If I had to describe this image alone, I would say the sadness and loneliness are palpable; yet when paired with this song–we can’t help but feel hopeful for him! This makes me think of the quote, “Music is a moral law. It gives soul to the universe, wings to the mind.”
It’s so easy for us to forget that music has this power–especially when we are dealing with someone who is visually impaired (or even just blind).
Image: A black-and-white photo of an old man sitting on his porch while holding a cane and looking off into the distance
Paired Music: “Eyes On You” by Mat Kearney on Spotify
In this image, though he can’t see you coming up from behind him like in our previous example, it seems as if there is some type of relief or happiness happening because he glances back at you.
Image: A close-up of a man with glasses who is looking up into the sky
Paired Music: “Sunny Day” by Harold Faltermeyer on Spotify
This image has made me think about how it’s hard to be around people when they are in pain and you can’t do anything. I don’t know if this guy knows that he doesn’t have much time left, but his expression seems happy–as if he understands what life really means. He probably had some peace inside him during those moments before death. There’s something beautiful about images like these because we get to see a glimpse of someone else’s story and understand where their head was at while capturing them from afar. It also reminds us that we don’t know what tomorrow will bring.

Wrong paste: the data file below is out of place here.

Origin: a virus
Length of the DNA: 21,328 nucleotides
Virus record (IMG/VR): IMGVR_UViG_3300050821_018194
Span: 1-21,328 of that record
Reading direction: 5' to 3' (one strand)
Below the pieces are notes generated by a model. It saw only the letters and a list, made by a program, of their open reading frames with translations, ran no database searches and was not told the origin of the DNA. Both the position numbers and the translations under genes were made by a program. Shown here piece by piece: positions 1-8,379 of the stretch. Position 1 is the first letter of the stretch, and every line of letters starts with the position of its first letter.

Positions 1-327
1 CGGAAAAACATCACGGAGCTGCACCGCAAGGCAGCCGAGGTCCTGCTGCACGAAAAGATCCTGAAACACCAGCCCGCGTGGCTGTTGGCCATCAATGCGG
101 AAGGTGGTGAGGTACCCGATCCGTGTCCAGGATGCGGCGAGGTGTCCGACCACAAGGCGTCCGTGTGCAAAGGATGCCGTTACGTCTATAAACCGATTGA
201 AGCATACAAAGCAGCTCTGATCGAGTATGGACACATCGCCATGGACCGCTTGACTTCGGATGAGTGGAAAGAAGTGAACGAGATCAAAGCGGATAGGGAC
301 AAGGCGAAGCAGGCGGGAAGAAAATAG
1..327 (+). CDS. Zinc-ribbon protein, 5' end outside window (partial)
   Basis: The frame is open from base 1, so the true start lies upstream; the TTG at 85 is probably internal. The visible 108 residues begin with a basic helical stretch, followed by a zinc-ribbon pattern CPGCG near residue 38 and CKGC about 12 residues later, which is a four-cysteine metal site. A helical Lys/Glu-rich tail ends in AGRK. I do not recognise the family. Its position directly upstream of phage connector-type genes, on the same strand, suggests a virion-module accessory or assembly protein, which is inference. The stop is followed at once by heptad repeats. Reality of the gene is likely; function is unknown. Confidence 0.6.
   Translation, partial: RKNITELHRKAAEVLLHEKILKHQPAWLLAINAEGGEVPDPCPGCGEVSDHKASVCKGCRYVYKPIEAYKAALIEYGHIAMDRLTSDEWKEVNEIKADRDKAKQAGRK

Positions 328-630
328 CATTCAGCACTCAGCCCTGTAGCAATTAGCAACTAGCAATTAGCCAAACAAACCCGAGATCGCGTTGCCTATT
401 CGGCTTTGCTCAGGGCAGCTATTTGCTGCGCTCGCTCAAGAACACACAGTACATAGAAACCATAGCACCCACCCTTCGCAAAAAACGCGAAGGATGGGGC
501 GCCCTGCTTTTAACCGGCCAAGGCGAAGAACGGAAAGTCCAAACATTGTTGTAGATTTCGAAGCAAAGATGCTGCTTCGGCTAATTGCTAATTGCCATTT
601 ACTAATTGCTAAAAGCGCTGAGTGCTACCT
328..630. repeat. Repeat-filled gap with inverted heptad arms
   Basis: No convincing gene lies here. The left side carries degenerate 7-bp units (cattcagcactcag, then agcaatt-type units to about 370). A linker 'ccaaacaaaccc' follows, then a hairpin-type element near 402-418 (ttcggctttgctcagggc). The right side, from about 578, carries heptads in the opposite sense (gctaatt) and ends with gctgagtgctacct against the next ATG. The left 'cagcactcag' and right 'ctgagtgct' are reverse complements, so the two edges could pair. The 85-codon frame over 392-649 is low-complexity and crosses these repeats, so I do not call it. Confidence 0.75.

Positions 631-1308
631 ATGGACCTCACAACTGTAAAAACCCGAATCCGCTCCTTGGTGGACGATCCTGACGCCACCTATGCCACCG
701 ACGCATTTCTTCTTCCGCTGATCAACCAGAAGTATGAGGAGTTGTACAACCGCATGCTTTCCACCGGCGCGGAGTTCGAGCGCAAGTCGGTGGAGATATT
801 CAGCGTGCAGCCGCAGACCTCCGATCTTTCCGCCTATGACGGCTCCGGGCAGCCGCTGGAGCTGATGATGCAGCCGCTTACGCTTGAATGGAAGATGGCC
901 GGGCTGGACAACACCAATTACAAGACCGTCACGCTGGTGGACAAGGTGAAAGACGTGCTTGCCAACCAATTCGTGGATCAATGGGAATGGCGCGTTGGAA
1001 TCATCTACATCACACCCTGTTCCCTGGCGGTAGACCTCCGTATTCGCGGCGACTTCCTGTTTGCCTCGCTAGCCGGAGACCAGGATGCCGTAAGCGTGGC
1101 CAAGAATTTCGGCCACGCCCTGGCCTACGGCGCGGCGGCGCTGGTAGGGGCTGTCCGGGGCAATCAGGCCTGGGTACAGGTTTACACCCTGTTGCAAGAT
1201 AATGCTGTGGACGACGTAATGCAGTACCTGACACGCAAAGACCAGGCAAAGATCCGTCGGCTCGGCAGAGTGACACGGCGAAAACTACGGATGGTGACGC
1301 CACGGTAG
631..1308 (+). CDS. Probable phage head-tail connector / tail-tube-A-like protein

The images you can hear are actually called cross-modal correspondences–also known as synesthesia in psychology and neuroscience literature, a phenomenon where stimulation of one sensory or cognitive pathway leads to automatic, involuntary experiences in a second sensory or cognitive pathway.
This is an interesting topic because it helps us understand the world from another perspective. Hearing someone’s story through their eyes (or pictures) instead of just listening allows for different understanding on how they see themselves and the world around them; not many people get this opportunity unless they’re visually impaired like me . I still haven’t quite come to terms with my diagnosis yet but I’m starting to accept it more now since music is one of the few things that I can still enjoy.
This is what it’s like to listen to music with your eyes:
you feel a connection through every song and you hear sounds differently because they’re coming from outside, not inside your head. You know where people are in relation to each other so when someone moves closer or farther away you can tell if they’ve walked across the room for example; sometimes even before their footsteps reach us we just know there’s another person nearby . It feels weird at first but then you get used to it–and soon enough these little details become second nature .
I never really had any idea how much sound was carrying until everything went silent around me; now my ears are super sensitive but I can use the same volume to hear everything .
you really have to pay attention when you’re out with friends–I know they’ve said something behind me and I turn around just in time for them to say, “Hey!” You get good at knowing where people are without looking because sound travels so well.